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A Wall Street sign is seen outside the New York Stock Exchange March 21, 2007. Stocks ended sharply higher on Wednesday after investors interpreted the Federal Reserve's latest policy statement as leading to a rate cut. The three major indexes each ended up more than 1 percent. REUTERS/Brendan McDermid (UNITED STATES) (BRENDAN MCDERMID/REUTERS)
A Wall Street sign is seen outside the New York Stock Exchange March 21, 2007. Stocks ended sharply higher on Wednesday after investors interpreted the Federal Reserve's latest policy statement as leading to a rate cut. The three major indexes each ended up more than 1 percent. REUTERS/Brendan McDermid (UNITED STATES) (BRENDAN MCDERMID/REUTERS)

Markets jolted following Fed minutes Add to ...

Markets were jolted after the Federal Reserve released the minutes from its last monetary policy meeting, in March, with no indication that another round of stimulus is in the works.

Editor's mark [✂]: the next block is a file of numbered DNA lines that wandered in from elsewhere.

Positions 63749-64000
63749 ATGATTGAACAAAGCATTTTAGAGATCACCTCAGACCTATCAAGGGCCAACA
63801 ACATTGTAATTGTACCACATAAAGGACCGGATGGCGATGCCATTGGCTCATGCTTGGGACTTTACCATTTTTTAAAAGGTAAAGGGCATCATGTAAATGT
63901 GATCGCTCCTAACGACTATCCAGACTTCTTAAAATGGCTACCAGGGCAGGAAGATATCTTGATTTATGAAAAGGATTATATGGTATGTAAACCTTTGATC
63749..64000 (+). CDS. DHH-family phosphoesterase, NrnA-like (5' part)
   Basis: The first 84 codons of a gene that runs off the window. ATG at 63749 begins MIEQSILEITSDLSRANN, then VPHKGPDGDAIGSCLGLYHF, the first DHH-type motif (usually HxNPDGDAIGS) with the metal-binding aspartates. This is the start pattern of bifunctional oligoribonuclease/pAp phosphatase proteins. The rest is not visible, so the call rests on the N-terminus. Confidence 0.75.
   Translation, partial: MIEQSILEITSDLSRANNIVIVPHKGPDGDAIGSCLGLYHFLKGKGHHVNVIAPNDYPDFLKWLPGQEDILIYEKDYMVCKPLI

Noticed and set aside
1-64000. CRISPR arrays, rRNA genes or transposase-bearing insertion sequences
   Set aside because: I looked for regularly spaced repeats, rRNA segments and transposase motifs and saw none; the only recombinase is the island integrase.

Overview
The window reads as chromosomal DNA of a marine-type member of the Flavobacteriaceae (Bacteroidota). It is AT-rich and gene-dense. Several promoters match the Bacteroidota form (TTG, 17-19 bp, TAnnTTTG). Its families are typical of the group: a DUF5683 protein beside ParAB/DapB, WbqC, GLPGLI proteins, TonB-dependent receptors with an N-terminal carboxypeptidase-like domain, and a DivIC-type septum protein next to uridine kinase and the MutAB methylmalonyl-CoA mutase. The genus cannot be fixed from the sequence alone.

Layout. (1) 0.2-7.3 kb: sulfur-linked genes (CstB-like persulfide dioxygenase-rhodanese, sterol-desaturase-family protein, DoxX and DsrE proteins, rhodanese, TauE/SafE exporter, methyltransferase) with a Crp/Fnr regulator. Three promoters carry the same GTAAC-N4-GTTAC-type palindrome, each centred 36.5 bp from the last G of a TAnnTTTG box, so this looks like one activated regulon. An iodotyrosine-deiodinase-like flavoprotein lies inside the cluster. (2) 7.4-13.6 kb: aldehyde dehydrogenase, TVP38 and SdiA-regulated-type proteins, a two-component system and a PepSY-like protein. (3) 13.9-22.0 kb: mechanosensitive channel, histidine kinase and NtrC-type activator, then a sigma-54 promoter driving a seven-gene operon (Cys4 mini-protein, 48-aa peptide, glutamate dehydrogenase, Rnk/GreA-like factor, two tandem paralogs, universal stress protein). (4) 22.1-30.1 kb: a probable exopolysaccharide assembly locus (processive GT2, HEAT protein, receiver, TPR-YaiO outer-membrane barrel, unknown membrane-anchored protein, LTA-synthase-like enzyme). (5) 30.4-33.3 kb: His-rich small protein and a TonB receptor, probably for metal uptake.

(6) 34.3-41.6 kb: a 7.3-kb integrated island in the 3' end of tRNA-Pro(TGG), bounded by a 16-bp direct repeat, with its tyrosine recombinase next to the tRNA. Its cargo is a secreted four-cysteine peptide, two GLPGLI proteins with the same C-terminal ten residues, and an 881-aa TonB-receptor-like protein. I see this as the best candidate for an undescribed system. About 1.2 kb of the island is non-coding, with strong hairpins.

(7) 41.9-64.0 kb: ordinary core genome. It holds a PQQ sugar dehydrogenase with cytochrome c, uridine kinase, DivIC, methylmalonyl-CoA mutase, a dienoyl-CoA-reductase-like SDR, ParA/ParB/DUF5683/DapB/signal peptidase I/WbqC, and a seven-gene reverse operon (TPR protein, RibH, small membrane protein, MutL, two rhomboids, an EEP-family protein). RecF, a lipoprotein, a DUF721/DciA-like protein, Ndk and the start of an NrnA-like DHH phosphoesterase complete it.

The Dow Jones industrial average sustained a 70-point freefall after the minutes were released, taking it down more than 100 points for the day. Bond yields shot up: The yield on the 10-year U.S. Treasury bond was recently spotted at 2.255 per cent, up 7.2 basis points.

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Gold is also taking it on the chin. After a relatively calm start to the day, it fell to $1,644 (U.S.) an ounce after the Fed minutes were released, down $33.

The reaction followed Fed minutes that continued to downplay some of the apparent improvements made by the U.S. economy recently, but saw no need for additional stimulus – such as another round of quantitative easing – unless economic conditions took a turn for the worse.

As Bloomberg News picked out from the text: “A couple of members indicated that the initiation of additional stimulus could become necessary if the economy lost momentum or if inflation seemed likely to remain below” 2 per cent. Some investors had clearly been hoping that the case for more stimulus would not require such a high bar.

From Peter Buchanan, CIBC World Markets: "On policy front, the statement offers little concrete evidence that further easing is in the cards for now, which could disappoint some market participants. In particular, the number of members supporting additional accommodation has apparently declined from 'a few' back in the prior minutes to only 'a couple.'”

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